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Motor racing links of interest:
Sounds of the track (F1 Manager)
Karthikeyan predicts a long innings for Alonso (The Hindu)
'Alonso has a lot of motivation left in him; he is beating drivers half his age. It is incredible. He has left F1 to do a bunch of other things like IndyCar, but he has always returned strongly to Formula 1.'
The house of Zanardi victim of a fire (Autohebdo)
'A fire broke out in the villa of the double CART champion during the afternoon. According to the first elements of the investigation, reported by local media such as Il Resto del Carlino, the photovoltaic system would be responsible. Fortunately, the fire did not cause serious damage thanks to the intervention of the firefighters.'
New IndyCar headrest in development for 2023 (Racer)
'The piece, which is made from carbon fibre and foam, will incorporate lessons taken from crashes encountered during the aeroscreen era, where some drivers have been observed moving higher than desired in the cockpit in certain impacts.'
Scout Report: Rafael Camara (Formula Scout)
'I think Rafa Camara is an outstanding young driver from Brazil. I love him, he’s very fast. Those were the fulsome words of Emerson Fittipaldi, describing a single-seater rookie who already has Ferrari's backing.'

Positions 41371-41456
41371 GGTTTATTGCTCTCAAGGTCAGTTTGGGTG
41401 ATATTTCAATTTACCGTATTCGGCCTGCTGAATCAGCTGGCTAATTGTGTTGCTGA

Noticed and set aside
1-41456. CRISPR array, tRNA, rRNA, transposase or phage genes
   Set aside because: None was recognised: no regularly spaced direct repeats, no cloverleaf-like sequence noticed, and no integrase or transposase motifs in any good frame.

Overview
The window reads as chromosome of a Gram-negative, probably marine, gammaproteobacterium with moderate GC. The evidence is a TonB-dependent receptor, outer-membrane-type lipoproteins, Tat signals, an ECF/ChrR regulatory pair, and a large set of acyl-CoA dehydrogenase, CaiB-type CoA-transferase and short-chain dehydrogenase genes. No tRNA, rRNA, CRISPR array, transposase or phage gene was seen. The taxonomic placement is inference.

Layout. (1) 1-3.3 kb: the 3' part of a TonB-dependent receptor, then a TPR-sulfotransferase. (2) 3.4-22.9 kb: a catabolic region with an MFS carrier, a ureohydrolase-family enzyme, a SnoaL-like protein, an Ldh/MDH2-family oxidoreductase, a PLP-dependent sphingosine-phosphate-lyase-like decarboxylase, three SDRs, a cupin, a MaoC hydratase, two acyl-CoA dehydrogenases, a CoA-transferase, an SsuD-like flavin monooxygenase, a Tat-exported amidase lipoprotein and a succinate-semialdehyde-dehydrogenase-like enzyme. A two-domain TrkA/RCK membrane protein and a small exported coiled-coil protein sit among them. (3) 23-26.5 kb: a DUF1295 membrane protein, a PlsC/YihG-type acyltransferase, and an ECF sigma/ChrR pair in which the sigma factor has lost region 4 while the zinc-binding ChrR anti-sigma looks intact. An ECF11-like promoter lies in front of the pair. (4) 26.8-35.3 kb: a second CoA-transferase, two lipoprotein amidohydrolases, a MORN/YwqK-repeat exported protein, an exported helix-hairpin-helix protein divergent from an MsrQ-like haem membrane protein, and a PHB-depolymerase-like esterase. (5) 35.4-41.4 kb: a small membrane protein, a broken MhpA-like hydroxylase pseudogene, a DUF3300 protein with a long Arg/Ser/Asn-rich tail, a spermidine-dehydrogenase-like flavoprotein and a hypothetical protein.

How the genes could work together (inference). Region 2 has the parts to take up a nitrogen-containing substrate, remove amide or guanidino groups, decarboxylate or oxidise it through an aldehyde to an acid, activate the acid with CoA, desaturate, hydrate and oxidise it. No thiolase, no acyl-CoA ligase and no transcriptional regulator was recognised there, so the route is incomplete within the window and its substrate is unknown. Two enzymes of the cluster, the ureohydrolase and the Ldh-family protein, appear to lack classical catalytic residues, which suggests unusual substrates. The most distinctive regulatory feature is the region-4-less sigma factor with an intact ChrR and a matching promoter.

How Webber’s connections could explain Alpine’s 48 hours of chaos (The Times - subscription required)
'(Webber and Seidl) have remained close friends and it is understood that Piastri has signed a pre-contract agreement with McLaren.'
What the Ecclestone charges reveal about HMRC's fraud approach (Financial Times Advisor)
'Ecclestone amassed a vast personal fortune while running F1, and is today worth an estimated £2.5bn. According to German court papers obtained by BBC Panorama in 2014, he reportedly receives divorce maintenance payments of around $100mn (£81.4mn) each year from his ex-wife.'
Andretti's entry into Formula 1: the deadline is near (Speedweek)
'Andretti marketing director Jean-Francois Thormann talks about the date for the intended entry into Formula 1 and explains: We are not waiting for the final version of the rules from 2026.'
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Notable posts from Twitter, Instagram and more:
Getting those laps in. 🤩@HulkHulkenberg soaking in the Hungaroring at the @pirellisport #F1 tyre test! pic.twitter.com/E8yS1vlLaS
— Aston Martin Aramco Cognizant F1 Team (@AstonMartinF1) August 3, 2022
Next year's driver roster is already heating up like a 2nd season of My Team 🔥 #F122game
Will we see @alo_oficial on the podium for @AstonMartinF1 in 2023? 🤔 pic.twitter.com/8nZd1xdoW2
— EA SPORTS F1 • F1® 22 OUT NOW 🏁 (@Formula1game) August 3, 2022
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Comment of the day
Daniel Ricciardo wants a break, but he may spend the summer sorting out his future position in F1. Some suspect that won’t mean remaining in a cockpit:
I think Ricciardo has a fantastic future as part of a race broadcast team but I don’t see how he fits in at the top of F1 anymore.